Asked about his grades, he said he has received “B’s and C’s but I’m trying to get A’s now.”
His reasons are simple. “The love of football. I love football so much.”
His father, Rick, said he insists grades are most important. He moved the family from another district because Riquan had a group of friends that the father didn’t like.
Matthew Hammond, 16, a sophomore at Kent Roosevelt, admitted he has been afraid that extracurricular activities could hurt his grades. He’s in the National Honor Society.
However, he didn’t hesitate to say he’s glad he joined the Latin club.
“I think Latin is one of the best languages you can take in high school,” he said.
Don’t get mad
Bad grades are no reason for parents to get upset, multiple educators insisted.
“By the time you see the grade, the performance event is over, so yelling or creating negative emotions is not productive. It does not move the children forward,” said Matthew Deevers, senior research associate for the Summit Education Initiative, a local research organization.
Deevers and SEI Executive Director Derran K. Wimer said parents should respond constructively.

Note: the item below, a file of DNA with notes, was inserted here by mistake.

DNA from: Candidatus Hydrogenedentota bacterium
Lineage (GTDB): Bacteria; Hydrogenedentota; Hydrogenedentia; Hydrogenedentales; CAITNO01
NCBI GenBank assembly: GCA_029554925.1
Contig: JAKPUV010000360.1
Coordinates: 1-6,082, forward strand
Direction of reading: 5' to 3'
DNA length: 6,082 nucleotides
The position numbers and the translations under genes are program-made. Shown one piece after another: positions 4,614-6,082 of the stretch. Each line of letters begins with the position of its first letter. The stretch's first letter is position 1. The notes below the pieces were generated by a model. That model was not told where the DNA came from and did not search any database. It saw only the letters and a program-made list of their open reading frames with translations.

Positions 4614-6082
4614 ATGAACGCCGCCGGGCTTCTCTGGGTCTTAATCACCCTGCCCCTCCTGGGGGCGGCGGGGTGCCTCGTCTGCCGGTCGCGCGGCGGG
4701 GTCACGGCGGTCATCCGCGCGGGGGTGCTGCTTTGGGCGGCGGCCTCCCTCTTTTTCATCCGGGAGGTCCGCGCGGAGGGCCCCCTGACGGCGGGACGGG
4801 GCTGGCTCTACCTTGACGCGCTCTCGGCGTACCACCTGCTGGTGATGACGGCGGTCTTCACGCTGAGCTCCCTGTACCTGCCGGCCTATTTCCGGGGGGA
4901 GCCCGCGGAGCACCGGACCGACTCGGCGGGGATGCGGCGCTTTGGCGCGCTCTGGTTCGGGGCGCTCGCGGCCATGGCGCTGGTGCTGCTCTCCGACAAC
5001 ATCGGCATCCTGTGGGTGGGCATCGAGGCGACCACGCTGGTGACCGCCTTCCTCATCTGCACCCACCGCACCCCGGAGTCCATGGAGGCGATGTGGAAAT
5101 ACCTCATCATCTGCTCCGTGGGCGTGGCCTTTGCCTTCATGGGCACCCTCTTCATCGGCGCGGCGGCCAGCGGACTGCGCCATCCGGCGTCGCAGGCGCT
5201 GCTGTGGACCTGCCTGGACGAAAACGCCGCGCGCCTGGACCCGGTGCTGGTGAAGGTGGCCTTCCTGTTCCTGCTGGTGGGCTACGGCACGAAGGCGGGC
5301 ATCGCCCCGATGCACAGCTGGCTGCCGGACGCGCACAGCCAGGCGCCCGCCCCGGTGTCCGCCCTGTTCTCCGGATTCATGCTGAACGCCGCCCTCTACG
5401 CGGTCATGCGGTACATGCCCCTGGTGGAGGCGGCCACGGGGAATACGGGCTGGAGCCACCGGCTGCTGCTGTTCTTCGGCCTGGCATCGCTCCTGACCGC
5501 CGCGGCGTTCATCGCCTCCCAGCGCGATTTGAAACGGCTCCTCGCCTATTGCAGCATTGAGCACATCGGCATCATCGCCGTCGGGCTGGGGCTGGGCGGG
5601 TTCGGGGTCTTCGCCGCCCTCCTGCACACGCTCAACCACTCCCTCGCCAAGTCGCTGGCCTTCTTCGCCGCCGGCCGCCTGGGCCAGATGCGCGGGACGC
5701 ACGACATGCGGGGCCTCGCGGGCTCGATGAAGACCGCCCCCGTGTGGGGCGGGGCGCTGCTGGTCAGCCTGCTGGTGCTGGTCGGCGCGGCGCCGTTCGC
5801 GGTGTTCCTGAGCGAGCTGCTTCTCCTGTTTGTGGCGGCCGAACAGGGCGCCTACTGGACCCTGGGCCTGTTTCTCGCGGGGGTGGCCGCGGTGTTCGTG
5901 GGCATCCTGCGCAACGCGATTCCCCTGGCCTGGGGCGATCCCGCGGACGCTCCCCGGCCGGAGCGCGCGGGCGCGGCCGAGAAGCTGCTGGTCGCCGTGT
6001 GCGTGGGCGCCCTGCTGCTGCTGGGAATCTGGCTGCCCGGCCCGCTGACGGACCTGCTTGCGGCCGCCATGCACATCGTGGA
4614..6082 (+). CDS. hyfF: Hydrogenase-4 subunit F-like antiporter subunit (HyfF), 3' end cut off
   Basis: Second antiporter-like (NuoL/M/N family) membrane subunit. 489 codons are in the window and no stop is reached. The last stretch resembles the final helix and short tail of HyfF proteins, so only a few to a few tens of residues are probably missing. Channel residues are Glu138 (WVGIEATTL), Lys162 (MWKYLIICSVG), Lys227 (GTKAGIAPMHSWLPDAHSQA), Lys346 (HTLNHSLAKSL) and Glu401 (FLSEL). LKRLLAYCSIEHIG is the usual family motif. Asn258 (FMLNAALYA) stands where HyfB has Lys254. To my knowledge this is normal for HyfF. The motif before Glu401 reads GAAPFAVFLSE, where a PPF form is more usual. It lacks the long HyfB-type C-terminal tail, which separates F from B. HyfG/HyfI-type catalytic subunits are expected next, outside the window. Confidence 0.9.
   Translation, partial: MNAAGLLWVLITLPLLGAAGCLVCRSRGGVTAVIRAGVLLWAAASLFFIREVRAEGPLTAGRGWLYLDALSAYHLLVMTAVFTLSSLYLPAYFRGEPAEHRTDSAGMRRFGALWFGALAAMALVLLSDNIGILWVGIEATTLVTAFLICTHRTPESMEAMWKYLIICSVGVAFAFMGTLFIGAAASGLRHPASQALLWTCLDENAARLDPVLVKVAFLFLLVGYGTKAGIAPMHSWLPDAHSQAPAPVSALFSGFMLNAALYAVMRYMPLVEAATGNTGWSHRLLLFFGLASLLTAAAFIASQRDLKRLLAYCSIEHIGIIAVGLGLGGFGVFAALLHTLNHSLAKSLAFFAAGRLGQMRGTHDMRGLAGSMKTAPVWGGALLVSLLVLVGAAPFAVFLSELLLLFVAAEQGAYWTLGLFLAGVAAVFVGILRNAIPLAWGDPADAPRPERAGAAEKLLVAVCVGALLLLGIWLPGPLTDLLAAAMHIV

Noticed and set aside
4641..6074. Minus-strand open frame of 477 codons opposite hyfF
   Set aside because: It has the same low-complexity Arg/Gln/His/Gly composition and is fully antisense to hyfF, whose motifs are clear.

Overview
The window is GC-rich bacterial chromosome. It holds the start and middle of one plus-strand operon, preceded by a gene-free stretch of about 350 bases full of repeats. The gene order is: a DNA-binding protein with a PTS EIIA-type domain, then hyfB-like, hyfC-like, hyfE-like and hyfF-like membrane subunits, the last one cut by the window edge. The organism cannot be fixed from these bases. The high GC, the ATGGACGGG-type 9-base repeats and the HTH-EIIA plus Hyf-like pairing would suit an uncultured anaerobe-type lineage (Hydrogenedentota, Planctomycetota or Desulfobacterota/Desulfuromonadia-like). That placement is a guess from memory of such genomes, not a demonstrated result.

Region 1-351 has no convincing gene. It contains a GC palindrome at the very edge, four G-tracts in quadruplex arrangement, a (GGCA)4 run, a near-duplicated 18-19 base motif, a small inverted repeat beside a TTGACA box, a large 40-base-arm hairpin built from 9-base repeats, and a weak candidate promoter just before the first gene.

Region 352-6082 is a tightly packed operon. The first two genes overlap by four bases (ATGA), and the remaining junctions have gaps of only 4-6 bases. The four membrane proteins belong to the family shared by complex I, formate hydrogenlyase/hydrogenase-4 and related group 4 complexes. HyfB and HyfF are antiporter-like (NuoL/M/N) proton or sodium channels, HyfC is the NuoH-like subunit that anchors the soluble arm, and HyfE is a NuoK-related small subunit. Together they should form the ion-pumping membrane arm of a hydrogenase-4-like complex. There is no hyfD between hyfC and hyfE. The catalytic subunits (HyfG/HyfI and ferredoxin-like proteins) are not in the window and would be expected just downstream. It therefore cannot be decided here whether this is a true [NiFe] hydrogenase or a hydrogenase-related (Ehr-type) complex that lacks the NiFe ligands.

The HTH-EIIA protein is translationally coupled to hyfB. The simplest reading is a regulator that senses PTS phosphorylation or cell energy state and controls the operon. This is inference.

“I think parents reflect on their own experience and use that as their primary source of information with their own children,” Wimer said. “If [a poor grade] has been their own experience then that will be what they share with their kids: ‘I‘m not good at math so you won’t be good at math.’ Those types of conversations are not helpful.”
The key, they said, is to look forward to progress rather than backward to failure.
“I think that’s the beauty of school. Every year is a new start, a rebirth and so the teachers each year have higher expectations for your kids,” Wimer said. “So if you are asking: ‘Is there an opportunity for a student to break the previous mold that he has set for himself?’ I think, yes there is.”
Never give up
Educators contacted for this story generally fell into the “never-give-up” philosophy.
Walter Davis, superintendent of Woodridge schools, said he rarely finds a “C” acceptable, but it can happen. “If [a parent] can demonstrate or at least have the understanding that your child did the best they could or left no stone unturned and you really feel you exhausted all the possibilities, then that’s the time,” he said.
He also expects his teachers to be invested in the success of lagging students, taking personal responsibility for helping them perform.
“I want our teachers to say: ‘Johnny got a C? How does Johnny feel about that? Did Johnny do the best he could do?’ If all of those are affirmative then, ‘OK, Johnny got a C,’ ” he said.
Wimer, a former superintendent for Berea schools, said he likes the idea of telling students any grade is written in pencil.
He would tell a student, “let’s look at this. You’re not done and I’m not done. I haven’t put it in ink yet. I want your best work and this is not your best work.”
Dave Scott can be reached at 330-996-3577 or firstname.lastname@example.org. Follow Scott on Twitter at Davescottofakro.